We are in a period of protest, you can see it regularly on your TV or social media. Much of it takes a tried and tested form, which helps people join in with it – you already know the script. In Brazil at the moment people are banging their pots and pans at dusk [Cacerolazo), which if enough people do it across a city is a powerful sound of dissent and dissatisfaction. It is also easy to do, just grab a pan, open the window and hammer away with a wooden spoon. But others are busy innovating with new forms of protest and two have caught my eye this week.
The first is a mass donation of blood. Tired of the routine denigration that Polish people suffer in the UK at the hands of the press, a group of Polish Londoners are going to all donate blood into the NHS’s supplies on the 20th of August. This is seen as a positive alternative to a strike that Polish workers are planning for a few days later. The symbolism is obvious that whatever the rightwing press might say, Poles and the British are bound together by a shared history of sacrifice and struggle, the institutionalised altruism that is the NHS and the blood donation service is an acute example of that bond. Other British Poles or Polish Londoners have written about the contribution that they as migrants have made to the UK and denigration that they often receive in return. Mass acts have a long history in protest but a mass donation plays with those logics in creative ways.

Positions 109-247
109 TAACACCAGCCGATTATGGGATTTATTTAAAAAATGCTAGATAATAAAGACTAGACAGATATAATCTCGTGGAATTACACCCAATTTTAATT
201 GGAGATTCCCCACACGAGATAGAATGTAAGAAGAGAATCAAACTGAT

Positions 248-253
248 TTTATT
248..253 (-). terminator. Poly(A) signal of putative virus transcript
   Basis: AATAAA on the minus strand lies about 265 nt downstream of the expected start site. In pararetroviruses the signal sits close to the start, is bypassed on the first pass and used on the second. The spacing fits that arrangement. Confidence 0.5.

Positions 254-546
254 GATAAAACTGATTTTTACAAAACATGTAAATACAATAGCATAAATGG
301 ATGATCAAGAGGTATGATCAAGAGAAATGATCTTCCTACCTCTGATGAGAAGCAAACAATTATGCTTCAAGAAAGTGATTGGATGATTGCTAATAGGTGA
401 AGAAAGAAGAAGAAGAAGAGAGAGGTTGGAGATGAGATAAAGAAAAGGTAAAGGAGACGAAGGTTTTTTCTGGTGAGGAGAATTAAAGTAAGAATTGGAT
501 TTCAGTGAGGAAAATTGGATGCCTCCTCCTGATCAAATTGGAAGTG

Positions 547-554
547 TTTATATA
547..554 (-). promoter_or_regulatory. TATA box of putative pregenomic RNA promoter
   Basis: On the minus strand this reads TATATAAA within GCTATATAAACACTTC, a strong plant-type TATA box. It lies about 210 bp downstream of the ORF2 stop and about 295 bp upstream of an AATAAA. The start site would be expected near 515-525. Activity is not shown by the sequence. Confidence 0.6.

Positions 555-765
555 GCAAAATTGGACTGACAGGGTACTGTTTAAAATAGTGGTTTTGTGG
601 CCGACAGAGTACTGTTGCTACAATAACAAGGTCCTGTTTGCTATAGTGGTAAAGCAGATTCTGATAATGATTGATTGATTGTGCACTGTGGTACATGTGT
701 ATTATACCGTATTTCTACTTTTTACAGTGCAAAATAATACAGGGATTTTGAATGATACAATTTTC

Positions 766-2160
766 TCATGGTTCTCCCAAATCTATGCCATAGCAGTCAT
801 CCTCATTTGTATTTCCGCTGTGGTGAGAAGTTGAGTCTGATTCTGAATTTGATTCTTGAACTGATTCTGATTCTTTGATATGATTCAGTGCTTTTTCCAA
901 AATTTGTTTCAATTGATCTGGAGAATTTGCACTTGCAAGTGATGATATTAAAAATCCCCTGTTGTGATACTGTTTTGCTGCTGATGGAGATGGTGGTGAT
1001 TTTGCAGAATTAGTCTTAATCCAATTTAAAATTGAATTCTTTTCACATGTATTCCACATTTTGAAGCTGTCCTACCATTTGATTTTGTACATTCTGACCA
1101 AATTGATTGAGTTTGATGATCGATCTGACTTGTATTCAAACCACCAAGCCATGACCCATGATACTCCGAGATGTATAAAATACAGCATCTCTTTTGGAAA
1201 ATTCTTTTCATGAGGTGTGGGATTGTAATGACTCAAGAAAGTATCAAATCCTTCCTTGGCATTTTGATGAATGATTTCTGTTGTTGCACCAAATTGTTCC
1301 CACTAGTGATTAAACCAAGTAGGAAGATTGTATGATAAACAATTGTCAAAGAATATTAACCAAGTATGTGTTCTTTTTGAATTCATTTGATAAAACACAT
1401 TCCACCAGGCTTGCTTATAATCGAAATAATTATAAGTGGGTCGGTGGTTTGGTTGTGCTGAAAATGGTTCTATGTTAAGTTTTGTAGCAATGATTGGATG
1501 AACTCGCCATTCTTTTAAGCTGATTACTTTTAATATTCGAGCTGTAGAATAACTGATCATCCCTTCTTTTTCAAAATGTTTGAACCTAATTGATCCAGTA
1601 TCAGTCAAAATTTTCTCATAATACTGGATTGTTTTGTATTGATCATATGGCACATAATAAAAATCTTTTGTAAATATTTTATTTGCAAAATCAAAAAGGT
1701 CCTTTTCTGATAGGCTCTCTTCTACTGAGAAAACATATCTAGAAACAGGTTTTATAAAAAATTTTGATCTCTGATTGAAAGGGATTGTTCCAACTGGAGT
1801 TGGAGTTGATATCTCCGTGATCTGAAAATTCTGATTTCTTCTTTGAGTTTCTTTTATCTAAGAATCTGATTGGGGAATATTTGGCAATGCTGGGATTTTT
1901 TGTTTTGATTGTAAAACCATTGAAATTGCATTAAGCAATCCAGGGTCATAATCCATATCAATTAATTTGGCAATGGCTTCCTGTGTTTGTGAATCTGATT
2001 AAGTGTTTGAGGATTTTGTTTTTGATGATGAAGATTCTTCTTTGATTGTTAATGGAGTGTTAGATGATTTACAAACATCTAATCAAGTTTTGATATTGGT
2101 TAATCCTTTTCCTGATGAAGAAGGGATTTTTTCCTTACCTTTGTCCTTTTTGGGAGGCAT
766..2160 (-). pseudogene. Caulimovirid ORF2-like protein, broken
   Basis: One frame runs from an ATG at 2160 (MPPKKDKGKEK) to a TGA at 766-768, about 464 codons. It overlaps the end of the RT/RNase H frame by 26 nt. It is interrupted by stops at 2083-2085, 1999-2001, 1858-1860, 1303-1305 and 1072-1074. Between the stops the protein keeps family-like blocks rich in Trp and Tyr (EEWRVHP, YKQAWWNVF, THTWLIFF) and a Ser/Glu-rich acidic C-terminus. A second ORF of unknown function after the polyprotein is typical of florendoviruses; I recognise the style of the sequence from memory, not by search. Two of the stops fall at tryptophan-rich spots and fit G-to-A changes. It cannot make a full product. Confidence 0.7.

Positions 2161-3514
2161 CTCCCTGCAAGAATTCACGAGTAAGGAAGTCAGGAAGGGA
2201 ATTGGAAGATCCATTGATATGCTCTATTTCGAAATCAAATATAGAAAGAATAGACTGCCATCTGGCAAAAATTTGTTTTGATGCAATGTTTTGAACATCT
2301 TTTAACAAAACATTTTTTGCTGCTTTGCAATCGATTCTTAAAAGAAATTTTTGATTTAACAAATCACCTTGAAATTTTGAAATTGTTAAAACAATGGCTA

The second tweak of a popular protest theme is the milk bucket challenge, playing with the ‘ice bucket challenge’ of the past 12 months. In this farmers are drenched in milk, because as one them observes – ‘it is cheaper than water’. Using self-made videos and tropes from YouTube it is a twist that makes a point and signals the emergence of farmer protests into social media. The deliberate wastage of food is done to make a point, connecting contemporary debates about food scarcity and poverty with its ubiquity.
In both protests there is also the bodily; a visceral connection being suggested between liquids that are the stuff of life. There has been much debate as to whether the networked forms of protest that are rife, switching Facebook photos, clicking yes or tweeting constitute a meaningful form of protest. These small wrinkles in protest tactics and scripts suggest that new ideas are appearing to enable people to express their dissent.